By Jordan Pridemore
DAYTON, Ohio - In the third installment of Pixar's fan favorite Toy Story series, college-bound Andy carts his famously loyal toys to a day care center where Buzz, Woody and the gang face up against the sticky fingers of untrained toddlers.
Just like the movie, there is an unforgettable toy at the center of almost every childhood: a doll who was your best friend, a favorite Hot Wheels car or a game you'll never forget.
With budgets tighter than ever, purchasing used toys for a child who is developing at lightning speed can be a green alternative that's easy on the wallet.
Still, parents might have some apprehension about handing over a pre-owned Mr. Potato Head to an orally fixated toddler, so here are some tips for used-toy safety.
"The biggest thing is for parents to be aware if a toy has been recalled for lead, magnets or choking hazards." said Betsy Woods, the public relations and marketing manager of the Children's Medical Center of Dayton. Parents can find a complete list of recalls online at www.cpsc.gov.
"We really encourage parents to sign up for recall alerts, it's a nice peace of mind," said Jessica Saunders, injury prevention coordinator for Dayton Children's. "When toys are recalled, we really want to get it out of circulation."
Allyson Dosche, 46, a mother of three, has been buying secondhand toys for years. The extra care and inspection she puts into practice are key to both happy children and a thicker billfold, she says.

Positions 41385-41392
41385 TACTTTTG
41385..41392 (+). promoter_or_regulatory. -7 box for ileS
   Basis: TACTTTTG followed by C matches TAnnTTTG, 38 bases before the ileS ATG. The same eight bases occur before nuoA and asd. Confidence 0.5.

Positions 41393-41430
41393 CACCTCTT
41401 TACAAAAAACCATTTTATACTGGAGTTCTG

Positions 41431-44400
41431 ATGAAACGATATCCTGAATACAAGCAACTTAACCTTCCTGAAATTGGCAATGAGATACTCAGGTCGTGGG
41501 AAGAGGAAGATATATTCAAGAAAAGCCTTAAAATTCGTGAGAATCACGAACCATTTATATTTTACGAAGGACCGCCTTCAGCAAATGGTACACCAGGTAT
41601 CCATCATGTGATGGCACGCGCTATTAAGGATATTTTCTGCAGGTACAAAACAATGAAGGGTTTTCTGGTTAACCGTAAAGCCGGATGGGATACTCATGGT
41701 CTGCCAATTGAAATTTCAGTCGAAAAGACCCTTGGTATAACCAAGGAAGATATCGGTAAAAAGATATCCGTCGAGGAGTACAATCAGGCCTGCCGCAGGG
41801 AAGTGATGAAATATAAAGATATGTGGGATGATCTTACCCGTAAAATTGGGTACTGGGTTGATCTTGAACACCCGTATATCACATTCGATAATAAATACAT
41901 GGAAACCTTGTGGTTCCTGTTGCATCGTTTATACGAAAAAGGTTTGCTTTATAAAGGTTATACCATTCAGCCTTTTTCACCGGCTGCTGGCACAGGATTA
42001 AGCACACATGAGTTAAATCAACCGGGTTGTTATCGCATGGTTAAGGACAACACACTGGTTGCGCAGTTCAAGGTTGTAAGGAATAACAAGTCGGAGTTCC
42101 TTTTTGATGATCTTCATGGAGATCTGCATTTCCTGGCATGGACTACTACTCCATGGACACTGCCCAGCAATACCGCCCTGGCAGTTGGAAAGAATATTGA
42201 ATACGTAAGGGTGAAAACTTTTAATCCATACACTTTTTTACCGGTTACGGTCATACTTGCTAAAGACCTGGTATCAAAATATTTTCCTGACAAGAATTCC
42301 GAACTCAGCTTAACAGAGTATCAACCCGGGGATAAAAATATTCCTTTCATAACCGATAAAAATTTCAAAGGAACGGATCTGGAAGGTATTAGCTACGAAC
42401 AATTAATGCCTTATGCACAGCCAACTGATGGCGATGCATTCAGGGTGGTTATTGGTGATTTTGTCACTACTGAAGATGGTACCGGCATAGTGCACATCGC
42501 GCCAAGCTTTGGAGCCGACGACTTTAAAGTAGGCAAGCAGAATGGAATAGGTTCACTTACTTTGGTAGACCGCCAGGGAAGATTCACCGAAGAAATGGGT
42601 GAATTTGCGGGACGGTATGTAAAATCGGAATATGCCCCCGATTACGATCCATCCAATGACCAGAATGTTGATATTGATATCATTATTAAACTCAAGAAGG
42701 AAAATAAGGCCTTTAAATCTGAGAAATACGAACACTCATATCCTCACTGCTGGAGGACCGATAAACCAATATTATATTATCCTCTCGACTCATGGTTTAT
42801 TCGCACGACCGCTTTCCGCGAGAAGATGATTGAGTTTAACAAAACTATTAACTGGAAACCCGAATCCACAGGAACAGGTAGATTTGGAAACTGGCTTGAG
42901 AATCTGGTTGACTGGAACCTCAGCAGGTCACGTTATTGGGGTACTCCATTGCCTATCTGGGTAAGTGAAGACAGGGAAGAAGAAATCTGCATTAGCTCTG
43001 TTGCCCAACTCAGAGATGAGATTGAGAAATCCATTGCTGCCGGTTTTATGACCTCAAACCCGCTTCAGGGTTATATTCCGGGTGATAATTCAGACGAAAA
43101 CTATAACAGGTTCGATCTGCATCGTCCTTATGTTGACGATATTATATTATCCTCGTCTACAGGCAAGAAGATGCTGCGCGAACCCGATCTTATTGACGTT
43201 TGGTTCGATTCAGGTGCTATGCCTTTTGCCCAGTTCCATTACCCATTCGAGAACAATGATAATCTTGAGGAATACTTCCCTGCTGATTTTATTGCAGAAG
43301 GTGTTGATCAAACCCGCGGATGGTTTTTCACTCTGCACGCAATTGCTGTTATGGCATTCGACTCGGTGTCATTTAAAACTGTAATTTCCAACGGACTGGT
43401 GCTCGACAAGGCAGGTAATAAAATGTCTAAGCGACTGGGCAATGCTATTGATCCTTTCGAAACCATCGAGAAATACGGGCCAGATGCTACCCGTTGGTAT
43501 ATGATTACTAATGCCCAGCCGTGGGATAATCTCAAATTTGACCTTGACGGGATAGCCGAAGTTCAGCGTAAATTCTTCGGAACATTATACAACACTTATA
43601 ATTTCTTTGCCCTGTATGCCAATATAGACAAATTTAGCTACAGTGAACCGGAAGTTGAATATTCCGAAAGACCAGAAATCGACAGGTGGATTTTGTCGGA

"There is no reason to break the bank with this year's hottest toy when it'll be available at a garage sale for a few dollars next year," said Dosche, who has been buying secondhand toys for years. "There is a stigma around secondhand toys, but my kids are so young that they don't even notice if all their Christmas presents are used, and it really does save a lot and allow us to buy more."
Eventually, almost every toy will outlive its welcome. For those hoping to place said toy in a new home with a new child to love it, donation options abound.
"We don't turn any toy donations away, but for us to keep an item it has to be something that we as volunteers would buy. It has to be usable quality," said Linda Nichols, a volunteer for the Corner Cupboard.
Similarly, Goodwill Industries accepts all toys, but the ones that make it to the shelves are clean, unbroken and in good shape, according to Goodwill representative Kim Barmlage.
"At each store, they go through the donations and determine what will sell. The toys that aren't in good enough condition are recycled," said Barmlage.
If you want your toy to land in the hands of a child who will cherish it, be sure to check for missing pieces, broken parts and make sure it isn't recalled before donating.